Fears grow of new Russian quake
"Mummy was ill and Daddy had gone to the hospital. When the ground started moving, he was on the street and couldn't get back," nine-year-old Sveta said. "Mummy was crushed, but Daddy was okay," she added.
Three days after a 7.5-magnitude earthquake flattened their town, entombing more than 2,000 people, a car has become home for Sveta, her eight-year- old brother Sergei and their father.
The children showed no signs of grief at the tragedy that robbed them of their mother, grandmother and grandfather. They brightened considerably when a rescue worker brought over boxes of cereal, biscuits and tubes of vitamin tablets.
As they spoke, earthmovers cleared ground for family-sized graves in the harsh scrubland on the outskirts of town.
Although a major rescue operation is under way to extricate survivors from the tangle of metal and concrete, authorities are under no illusion that the death-toll will be under 2,000. Rows of bodies still lie near the ruins where rescuers are battling to reach any living people that may lie beneath.
Some families have already buried their dead in pits near the rundown graveyard. As yet, there is only one makeshift headstone from Sunday's tragedy, marking the graves of 60-year-old Lidiya Laikina and her six- year-old granddaughter Oxsana Gadeyeva.
A figure lying prone on the ground near by turned out to be a woman in mourning and prostrate with grief.
Officials said yesterday that 32 survivors had been detected after mechanical work was stopped and rescue workers shouted down into the ruins.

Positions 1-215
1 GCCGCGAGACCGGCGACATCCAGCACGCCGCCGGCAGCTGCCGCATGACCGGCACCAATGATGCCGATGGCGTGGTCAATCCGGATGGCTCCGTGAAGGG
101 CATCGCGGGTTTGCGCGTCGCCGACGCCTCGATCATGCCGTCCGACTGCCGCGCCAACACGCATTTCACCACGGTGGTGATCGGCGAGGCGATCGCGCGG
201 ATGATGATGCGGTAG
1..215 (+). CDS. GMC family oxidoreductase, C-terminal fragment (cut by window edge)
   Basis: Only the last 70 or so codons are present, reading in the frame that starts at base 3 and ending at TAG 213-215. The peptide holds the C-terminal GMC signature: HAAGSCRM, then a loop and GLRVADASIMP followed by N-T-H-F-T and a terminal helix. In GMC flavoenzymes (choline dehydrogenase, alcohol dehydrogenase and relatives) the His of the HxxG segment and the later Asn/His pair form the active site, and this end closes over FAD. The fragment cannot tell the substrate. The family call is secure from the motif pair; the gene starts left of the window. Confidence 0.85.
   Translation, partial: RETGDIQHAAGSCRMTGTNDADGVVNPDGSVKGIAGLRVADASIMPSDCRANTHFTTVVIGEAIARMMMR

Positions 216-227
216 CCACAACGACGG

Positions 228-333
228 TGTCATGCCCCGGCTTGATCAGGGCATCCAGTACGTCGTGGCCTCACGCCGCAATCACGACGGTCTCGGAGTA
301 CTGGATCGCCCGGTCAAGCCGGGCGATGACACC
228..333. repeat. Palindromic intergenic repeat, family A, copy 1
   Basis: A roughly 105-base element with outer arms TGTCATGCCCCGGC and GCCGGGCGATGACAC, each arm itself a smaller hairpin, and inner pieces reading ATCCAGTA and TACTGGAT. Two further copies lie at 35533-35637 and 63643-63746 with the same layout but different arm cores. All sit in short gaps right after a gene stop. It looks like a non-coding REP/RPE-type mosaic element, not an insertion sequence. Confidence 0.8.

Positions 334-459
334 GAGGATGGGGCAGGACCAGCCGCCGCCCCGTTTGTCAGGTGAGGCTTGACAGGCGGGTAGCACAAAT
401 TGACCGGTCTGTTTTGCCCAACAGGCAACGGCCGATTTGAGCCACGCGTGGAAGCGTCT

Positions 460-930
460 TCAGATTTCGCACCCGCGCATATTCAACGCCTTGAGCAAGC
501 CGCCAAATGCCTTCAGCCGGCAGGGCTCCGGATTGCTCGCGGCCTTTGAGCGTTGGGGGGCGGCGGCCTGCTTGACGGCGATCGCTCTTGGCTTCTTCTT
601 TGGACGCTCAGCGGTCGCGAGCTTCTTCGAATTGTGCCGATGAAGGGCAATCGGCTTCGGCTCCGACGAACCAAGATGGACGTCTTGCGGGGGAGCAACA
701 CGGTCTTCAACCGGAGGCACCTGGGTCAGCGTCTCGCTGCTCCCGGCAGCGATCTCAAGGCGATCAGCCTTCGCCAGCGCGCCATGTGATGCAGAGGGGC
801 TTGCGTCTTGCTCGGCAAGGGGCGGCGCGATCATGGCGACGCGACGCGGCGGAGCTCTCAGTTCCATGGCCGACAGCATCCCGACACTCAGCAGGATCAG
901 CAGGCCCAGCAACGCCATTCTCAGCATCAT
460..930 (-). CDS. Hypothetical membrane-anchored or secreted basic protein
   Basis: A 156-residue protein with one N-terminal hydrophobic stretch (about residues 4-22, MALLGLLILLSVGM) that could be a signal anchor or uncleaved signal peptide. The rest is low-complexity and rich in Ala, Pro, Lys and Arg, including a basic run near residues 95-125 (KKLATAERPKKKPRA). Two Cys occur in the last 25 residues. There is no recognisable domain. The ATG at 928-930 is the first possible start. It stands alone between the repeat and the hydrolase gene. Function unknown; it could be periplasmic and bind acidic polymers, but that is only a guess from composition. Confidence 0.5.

"Now we are trying to get them out. But there are no less than 2,000 others trapped, maybe dead. God willing that the death-toll would be less than 2,000," said Alexander Avdoshin, spokesman for the Ministry for Emergency Situations.
Experts blamed shoddy building work and the closure of seismological warning stations for the death-toll. The flattened blocks dated from the 1960s and 1970s, a time when Soviet builders traditionally cut corners in the desperate rush to throw up accommodation.
Russia has mounted a big operation involving 800 specialists, 18 planes and 14 helicopters to rescue survivors from the rubble and ferry the injured to hospital. President Boris Yeltsin, in a televised address to the nation, promised to pay up to 50m roubles (pounds 6,500) to every victim's family and declared today a day of mourning. "For you who have suffered and lost your near ones ... you grieve. It is hard for you. But know that all Russia is with you," he said.
Worse could be to come, since a Russian seismologist predicted the Far Eastern peninsula of Kamchatka would soon be hit by a worse earthquake.
Many survivors, some with their faces badly scorched around the eyes from flames which engulfed several apartment blocks, after they crumbled, are still in shock. They head for a makeshift information centre set up in a one-storey hostel - one of the few buildings that survived the earthquake - with pleas for help for people still trapped.
Some want access to the ruins, patrolled by police to prevent looting, to retrieve their belongings. Farm animals on allotments cry out to their absent owners for food and water.
A generator to power floodlights is the only source of power in the town. There is no running water and only three telephones which can only call numbers in Sakhalin, a remote island eight time zones and 4,500 miles east of Moscow.
In the information centre, a pile of telegrams from relatives anxious for news of their relatives lie on a table. "They are all gone," says a woman finding one from her friend inquiring about her family. "All her family has gone. How can I tell her," she said tears streaming down her face.
Near what used to be the town centre, a life-size statue of Lenin - one of the few structures left standing - gazes out across the tragic scene.
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